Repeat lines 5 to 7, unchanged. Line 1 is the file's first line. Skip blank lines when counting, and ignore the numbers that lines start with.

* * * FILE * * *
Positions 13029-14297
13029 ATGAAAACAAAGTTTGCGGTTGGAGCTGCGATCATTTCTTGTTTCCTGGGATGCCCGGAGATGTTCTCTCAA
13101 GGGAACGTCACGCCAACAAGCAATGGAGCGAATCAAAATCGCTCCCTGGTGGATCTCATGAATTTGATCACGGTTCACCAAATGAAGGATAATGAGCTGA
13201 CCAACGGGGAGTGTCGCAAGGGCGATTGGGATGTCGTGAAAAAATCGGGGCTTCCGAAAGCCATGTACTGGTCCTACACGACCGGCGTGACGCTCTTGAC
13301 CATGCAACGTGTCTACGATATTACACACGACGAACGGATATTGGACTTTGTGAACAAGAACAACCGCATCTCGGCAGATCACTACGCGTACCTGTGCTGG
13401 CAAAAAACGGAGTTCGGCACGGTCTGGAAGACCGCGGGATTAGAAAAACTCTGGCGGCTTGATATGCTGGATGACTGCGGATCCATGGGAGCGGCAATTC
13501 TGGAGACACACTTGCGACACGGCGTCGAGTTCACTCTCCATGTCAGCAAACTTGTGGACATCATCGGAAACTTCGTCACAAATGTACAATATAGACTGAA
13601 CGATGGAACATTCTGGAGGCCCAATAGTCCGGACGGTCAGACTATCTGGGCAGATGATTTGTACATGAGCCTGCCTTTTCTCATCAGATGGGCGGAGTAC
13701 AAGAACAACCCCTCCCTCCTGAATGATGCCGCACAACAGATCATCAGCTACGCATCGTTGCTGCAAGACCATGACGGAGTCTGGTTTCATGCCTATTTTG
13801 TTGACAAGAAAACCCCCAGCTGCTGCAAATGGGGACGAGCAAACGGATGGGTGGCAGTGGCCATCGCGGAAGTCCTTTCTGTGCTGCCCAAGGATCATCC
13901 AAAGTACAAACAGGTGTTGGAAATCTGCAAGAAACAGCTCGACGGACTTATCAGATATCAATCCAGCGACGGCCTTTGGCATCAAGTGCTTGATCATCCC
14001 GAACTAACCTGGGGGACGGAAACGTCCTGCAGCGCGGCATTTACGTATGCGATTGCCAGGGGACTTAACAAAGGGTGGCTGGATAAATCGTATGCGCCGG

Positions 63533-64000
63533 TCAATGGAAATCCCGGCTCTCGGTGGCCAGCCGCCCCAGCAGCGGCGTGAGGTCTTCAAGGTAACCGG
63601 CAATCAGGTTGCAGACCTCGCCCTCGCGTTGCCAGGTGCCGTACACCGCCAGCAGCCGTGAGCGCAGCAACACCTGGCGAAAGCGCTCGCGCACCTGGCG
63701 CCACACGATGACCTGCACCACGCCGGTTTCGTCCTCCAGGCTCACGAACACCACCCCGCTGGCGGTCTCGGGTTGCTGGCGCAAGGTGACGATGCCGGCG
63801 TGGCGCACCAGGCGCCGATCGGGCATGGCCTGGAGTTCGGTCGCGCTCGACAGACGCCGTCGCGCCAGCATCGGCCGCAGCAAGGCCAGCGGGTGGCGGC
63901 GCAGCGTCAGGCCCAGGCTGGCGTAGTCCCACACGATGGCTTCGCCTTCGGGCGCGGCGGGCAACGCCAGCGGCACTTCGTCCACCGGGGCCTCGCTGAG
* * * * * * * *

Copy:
13301 CATGCAACGTGTCTACGATATTACACACGACGAACGGATATTGGACTTTGTGAACAAGAACAACCGCATCTCGGCAGATCACTACGCGTACCTGTGCTGG
13401 CAAAAAACGGAGTTCGGCACGGTCTGGAAGACCGCGGGATTAGAAAAACTCTGGCGGCTTGATATGCTGGATGACTGCGGATCCATGGGAGCGGCAATTC
13501 TGGAGACACACTTGCGACACGGCGTCGAGTTCACTCTCCATGTCAGCAAACTTGTGGACATCATCGGAAACTTCGTCACAAATGTACAATATAGACTGAA